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Filtering Microplastics and Nanoplastics from Drinking Water

Filtering Microplastics and Nanoplastics from Drinking Water

May 01, 24

New technology allows scientists to detect nano and microplastics in water 

The topic of microplastics and nanoplastics is prevalent now more than ever with the recent developments of technology that detected thousands of tiny bits of plastic in common single-use bottles of water. Recently, a team of researchers at Columbia University, developed a new stimulated Raman scattering (SRS) approach to detect micro-and nanoplastics (1). 

The science behind this research is incredibly novel and would inherently be expensive to duplicate. Currently, no commercial drinking water testing exists for nanoplastics, but we can use the evidence established to draw some assumptions related to filtration performance. 

Microplastics vs Nanoplastics

Microplastics and nanoplastics are both tiny pieces of plastic, but they differ in size. 

Microplastics are tiny plastic particles generally ranging from 5 mm to 1 micron in size. They can be intentionally made for specific uses, like microbeads in cosmetics, or can result from when larger plastic items break down due to weathering, material breakage, or mechanical forces. Additionally, microplastics can originate from synthetic fibers shedding off textiles during washing and use.

In comparison, nanoplastics are even smaller than microplastics, measuring less than 0.1 μm (micrometer). Nanoplastics can originate from the degradation of larger plastics, as well as from the breakdown of microplastics themselves. They are at the nanoscale, which means they are smaller than what can be seen with a standard microscope and often require more advanced techniques to be observed. 

Using the new SRS approach developed to detect micro- and nanoplastics, researchers determined that they could spot particles smaller than 1 μm (1).  

Microplastics and Nanoplastics in drinking water

83 percent of tap water worldwide contains microplastics, according to an in-depth study by State University of New York at Fredonia. The United States has the highest presence: 94 percent of U.S. tap water is contaminated with microplastics (2). Microplastics have also found their way into bottled water: microplastics were found in 93 percent of 11 popular water bottle brands around the world (3).

Most recently, a research team led by Drs. Wei Min and Beizhan Yan of Columbia University and reported by the National Institute of Health used a novel technique to identify 240,000 tiny pieces of plastic in a 1L water bottle of which 90% were estimated to be nanoplastics. The depth and impact of nanoplastics in drinking water is still largely unknown.

How LifeStraw works to remove microplastics and nanoplastics

LifeStraw uses two different types of membrane filtration depending on the needs of the end user.

The first, most common filter used in LifeStraw products is a membrane microfilter capable of blocking particulates and pathogens larger than 0.2 microns in size (effectively removing microplastics based on size exclusion). In general, nanoplastics are too small to be blocked by this filtration pore size.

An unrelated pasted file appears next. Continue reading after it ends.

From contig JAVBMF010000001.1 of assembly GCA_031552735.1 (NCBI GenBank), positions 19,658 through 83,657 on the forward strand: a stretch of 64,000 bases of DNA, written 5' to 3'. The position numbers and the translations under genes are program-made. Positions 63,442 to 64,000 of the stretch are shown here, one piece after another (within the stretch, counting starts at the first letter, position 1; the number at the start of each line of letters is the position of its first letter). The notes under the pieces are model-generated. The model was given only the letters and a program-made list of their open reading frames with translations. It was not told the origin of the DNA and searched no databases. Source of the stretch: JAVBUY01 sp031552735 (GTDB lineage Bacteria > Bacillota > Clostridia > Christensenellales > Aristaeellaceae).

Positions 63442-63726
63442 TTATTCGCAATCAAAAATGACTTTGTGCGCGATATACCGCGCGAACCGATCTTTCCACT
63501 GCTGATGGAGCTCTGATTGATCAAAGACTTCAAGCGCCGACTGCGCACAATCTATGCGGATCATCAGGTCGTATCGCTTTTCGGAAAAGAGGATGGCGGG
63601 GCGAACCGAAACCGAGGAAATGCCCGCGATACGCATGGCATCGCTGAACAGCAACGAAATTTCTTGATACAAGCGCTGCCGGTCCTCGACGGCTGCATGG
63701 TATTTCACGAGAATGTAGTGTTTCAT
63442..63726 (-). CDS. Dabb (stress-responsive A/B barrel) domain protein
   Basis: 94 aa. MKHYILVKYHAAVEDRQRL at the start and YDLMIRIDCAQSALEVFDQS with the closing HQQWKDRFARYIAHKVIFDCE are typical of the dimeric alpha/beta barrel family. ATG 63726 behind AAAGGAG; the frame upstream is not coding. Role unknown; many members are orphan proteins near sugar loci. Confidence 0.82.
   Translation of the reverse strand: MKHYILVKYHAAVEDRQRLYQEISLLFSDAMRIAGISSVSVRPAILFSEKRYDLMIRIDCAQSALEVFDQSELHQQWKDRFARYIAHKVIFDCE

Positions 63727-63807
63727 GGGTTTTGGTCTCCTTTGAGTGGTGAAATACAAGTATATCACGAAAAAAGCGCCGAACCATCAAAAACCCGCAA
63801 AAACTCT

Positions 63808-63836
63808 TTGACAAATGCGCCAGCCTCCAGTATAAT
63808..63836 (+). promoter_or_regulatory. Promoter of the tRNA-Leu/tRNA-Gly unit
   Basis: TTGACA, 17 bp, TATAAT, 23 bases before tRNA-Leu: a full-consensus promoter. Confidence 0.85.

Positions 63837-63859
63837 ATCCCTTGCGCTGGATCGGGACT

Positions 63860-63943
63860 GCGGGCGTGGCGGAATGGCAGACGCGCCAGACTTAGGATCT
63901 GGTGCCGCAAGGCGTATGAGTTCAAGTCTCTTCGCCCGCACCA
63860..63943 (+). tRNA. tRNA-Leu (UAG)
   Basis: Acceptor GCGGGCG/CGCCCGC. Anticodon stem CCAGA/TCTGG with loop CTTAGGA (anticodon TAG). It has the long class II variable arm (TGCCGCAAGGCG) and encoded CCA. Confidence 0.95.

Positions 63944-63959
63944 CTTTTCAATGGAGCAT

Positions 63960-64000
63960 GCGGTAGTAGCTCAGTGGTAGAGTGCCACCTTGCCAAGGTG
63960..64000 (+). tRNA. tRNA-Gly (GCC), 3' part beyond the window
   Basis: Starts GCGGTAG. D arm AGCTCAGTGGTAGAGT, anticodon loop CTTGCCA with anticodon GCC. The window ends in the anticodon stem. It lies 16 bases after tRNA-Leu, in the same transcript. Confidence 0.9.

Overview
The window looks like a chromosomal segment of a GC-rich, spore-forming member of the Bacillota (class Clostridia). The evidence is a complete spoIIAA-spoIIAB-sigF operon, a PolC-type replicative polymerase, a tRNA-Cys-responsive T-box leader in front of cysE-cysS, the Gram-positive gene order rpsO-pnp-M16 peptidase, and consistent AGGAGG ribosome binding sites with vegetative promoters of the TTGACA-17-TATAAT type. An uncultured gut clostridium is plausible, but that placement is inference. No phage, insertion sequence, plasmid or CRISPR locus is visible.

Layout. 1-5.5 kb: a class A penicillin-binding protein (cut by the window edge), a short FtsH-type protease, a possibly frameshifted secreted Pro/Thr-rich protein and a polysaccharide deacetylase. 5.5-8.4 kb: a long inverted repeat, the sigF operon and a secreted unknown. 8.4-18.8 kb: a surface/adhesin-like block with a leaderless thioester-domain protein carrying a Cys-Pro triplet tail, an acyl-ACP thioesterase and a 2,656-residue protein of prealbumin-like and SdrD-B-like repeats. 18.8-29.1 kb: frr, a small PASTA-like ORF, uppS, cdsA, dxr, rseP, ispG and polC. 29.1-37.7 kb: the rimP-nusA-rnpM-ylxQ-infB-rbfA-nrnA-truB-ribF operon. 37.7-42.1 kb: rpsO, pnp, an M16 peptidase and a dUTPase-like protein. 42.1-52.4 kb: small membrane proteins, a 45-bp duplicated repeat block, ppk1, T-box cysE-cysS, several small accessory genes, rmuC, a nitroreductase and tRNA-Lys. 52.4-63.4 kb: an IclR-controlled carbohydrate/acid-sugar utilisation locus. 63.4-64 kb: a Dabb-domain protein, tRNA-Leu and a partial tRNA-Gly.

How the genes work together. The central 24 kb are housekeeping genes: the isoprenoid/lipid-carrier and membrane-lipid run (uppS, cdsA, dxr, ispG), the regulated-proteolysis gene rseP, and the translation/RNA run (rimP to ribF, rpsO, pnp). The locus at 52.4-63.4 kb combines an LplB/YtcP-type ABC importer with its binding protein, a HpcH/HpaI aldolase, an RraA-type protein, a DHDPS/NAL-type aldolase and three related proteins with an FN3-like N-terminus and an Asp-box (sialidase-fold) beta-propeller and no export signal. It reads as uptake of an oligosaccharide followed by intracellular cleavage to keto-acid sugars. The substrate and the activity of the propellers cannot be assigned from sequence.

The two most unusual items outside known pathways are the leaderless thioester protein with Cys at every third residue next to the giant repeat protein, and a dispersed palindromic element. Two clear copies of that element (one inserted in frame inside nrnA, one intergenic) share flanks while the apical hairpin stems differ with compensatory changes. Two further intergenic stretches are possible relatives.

The second membrane type utilized in LifeStraw purifier products is an ultrafilter that can effectively block particles and pathogens down to sizes exceeding 0.02 microns. These ultrafilters are in principle, effective at blocking nanoplastic particles, but we should note that no commercially available testing method exists for efficacy in nanoplastics removal.

All of our filtration systems prove highly effective at blocking microplastics, typically measuring between 5mm and 1 micron in size. Through rigorous testing, we've confirmed that our filters block an impressive 99.999% of microplastic particles in water. 

LifeStraw Home products have been officially certified by NSF international through independent lab testing for the reduction of microplastics under their “Nominal Particulate Reduction, Class I” category which tests for particulate reduction at certain sizes. This is one of the only countertop filters on the market that has received this level of certification officially for microplastic reduction by NSF.

Prior to NSF establishing a protocol, we also had our products independently tested by IAPMO, an ANSI accredited independent lab which showed 99.999% removal of both 3 micron and 1 micron microspheres. Our testing follows stringent guidelines. We aim to be transparent in the performance of our filters and publish results on our website for each product. Our evidence dossier for our Home products can be found here. 

LifeStraw's Home Line of products are among the only household water filtration pitchers and dispensers with this membrane technology. In addition, LifeStraw's water filter bottles are among the only water filtration everyday bottles guaranteed to remove microplastics because of the inclusion of the membrane technology.

The following products are effective at removing microplastics:

The following products should block microplastics and also nanoplastics down to 0.02 microns:

We are committed to continued research and development, and will explore this topic in order to develop products that deliver safe water for all.